Facebook Asks DEA to Stop Creating Fake Profiles
Drug Enforcement Administration (DEA) agents have been creating phony Facebook profiles as part of their investigations and the social media giant wants the practice stopped.
In a letter (pdf) to the DEA, Facebook’s chief security officer, Joe Sullivan, asked the agency to end its practice of operating fake profiles to catch those involved with illegal drugs.
Sullivan said the DEA must comply with the same rules that all users must abide by in being part of the Facebook community, and that includes not lying about their true identity. “We regard DEA’s conduct to be a knowing and serious breach of Facebook’s terms and policies,” Sullivan wrote to Michele Leonhart, head of the DEA.
The request comes in the wake of a lawsuit filed against the DEA by a woman claiming agents used her name and photographs to create a phony profile on the site.
Sondra Arquiett was arrested on drug charges four years ago, during which her cell phone was confiscated. She claims the DEA lifted her images from her phone and put them up on Facebook to create a fake profile using her pseudonym, Sondra Prince. Arquiett is seeking $250,000 in damages from the agency.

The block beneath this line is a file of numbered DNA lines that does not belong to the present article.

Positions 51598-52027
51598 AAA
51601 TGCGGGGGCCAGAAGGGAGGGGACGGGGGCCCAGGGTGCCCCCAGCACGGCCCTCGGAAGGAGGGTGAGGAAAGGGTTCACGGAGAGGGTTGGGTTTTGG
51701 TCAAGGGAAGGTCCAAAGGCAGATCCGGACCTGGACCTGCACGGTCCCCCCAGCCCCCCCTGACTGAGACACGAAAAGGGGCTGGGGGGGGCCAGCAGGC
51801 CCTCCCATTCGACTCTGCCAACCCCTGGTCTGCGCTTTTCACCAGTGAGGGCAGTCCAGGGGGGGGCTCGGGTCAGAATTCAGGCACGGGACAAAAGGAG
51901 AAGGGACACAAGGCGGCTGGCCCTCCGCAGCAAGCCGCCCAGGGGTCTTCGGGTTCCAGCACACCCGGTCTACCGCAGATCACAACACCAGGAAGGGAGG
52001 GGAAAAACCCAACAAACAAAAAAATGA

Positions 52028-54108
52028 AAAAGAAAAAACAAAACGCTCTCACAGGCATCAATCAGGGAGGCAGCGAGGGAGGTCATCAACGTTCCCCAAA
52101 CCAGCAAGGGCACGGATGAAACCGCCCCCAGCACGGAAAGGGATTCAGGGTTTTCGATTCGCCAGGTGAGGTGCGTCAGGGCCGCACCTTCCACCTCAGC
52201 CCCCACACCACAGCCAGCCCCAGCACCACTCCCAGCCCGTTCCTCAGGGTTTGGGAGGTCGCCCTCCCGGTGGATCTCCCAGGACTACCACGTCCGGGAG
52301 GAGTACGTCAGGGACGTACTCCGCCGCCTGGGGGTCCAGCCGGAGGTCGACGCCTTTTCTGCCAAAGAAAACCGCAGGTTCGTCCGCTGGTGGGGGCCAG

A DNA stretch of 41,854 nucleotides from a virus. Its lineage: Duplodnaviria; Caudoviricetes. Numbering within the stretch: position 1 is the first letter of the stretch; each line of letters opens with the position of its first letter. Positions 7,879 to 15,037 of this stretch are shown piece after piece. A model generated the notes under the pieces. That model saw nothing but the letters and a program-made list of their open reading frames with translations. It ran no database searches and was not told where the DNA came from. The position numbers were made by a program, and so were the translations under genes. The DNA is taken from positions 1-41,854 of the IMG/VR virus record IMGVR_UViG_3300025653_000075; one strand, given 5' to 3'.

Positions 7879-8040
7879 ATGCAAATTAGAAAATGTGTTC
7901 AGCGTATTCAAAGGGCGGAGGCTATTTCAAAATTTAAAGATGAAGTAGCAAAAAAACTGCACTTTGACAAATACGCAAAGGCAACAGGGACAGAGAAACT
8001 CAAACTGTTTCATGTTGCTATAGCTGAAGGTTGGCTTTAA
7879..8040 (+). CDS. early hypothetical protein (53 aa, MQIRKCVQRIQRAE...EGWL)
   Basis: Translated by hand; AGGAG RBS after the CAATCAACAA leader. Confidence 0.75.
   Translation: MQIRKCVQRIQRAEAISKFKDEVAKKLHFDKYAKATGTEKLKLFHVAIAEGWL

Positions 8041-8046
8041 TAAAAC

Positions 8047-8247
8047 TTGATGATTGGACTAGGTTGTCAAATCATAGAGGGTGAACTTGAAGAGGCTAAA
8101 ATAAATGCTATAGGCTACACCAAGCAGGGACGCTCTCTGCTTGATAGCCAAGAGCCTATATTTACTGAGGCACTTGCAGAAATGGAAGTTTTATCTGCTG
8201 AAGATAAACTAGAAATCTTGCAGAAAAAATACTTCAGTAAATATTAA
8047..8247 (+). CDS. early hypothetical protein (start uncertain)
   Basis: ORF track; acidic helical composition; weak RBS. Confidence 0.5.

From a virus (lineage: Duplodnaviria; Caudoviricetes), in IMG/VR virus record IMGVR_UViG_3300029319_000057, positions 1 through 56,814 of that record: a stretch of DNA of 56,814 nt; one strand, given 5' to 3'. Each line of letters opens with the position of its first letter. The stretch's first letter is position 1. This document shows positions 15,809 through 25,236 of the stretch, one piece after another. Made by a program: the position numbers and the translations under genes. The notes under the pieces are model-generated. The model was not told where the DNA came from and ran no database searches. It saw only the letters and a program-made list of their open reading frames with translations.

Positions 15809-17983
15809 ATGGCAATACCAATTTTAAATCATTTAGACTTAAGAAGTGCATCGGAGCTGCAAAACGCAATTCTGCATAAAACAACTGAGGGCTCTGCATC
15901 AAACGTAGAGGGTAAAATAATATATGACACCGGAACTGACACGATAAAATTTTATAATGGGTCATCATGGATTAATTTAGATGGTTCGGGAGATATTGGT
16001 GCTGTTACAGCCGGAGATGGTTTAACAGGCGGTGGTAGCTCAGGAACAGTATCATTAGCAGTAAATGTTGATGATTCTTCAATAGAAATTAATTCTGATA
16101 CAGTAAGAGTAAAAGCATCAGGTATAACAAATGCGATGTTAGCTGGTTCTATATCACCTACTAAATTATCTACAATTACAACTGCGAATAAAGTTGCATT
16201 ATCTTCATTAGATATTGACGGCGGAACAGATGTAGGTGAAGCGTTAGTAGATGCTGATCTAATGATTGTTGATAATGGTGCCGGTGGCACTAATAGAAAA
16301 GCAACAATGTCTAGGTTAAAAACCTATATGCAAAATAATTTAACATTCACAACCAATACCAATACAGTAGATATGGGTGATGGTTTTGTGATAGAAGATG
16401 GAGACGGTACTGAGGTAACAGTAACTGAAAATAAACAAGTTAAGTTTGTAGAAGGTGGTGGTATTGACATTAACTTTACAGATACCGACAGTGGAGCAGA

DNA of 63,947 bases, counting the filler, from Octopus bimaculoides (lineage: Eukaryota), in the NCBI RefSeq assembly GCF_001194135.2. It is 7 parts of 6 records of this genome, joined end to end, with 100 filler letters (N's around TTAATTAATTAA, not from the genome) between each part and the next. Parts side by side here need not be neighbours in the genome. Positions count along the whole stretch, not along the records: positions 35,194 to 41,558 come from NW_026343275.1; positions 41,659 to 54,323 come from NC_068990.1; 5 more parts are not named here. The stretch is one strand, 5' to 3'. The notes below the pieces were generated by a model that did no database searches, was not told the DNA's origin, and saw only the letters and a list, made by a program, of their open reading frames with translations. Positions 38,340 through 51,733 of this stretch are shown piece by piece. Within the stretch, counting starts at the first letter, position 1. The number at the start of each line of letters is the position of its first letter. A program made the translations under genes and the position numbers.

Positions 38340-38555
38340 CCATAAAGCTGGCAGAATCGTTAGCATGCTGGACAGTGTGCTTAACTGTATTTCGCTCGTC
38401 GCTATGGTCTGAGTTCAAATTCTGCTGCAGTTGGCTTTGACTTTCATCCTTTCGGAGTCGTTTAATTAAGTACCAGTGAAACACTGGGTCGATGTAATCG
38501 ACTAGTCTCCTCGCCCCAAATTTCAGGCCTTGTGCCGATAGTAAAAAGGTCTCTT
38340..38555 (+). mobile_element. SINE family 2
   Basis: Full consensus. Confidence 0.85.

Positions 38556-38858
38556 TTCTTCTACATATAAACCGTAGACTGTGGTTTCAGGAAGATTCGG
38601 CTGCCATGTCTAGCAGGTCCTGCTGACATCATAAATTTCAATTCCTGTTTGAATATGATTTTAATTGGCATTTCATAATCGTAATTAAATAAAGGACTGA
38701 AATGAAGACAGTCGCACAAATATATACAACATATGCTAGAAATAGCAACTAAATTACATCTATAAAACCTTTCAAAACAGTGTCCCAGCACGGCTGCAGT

The Department of Justice defended its actions, saying Arquiett “implicitly consented” to DEA using her personal information “by granting access … stored in her cellphone and by consenting to the use of that information to aid in ... ongoing criminal investigations,” according to a court filing.
The case has been sent to arbitration.
To Learn More:
Facebook Unfriends Federal Drug Agency (Associated Press)
Drug Agency Sued Over Its Fake Facebook Account (by Alicia Caldwell and Eric Tucker, Associated Press)
Letter to DEA (Facebook) (pdf)
Facebook Clashes with New York City Prosecutors (and New York Courts) over Privacy of Member Details (by Noel Brinkerhoff, AllGov)
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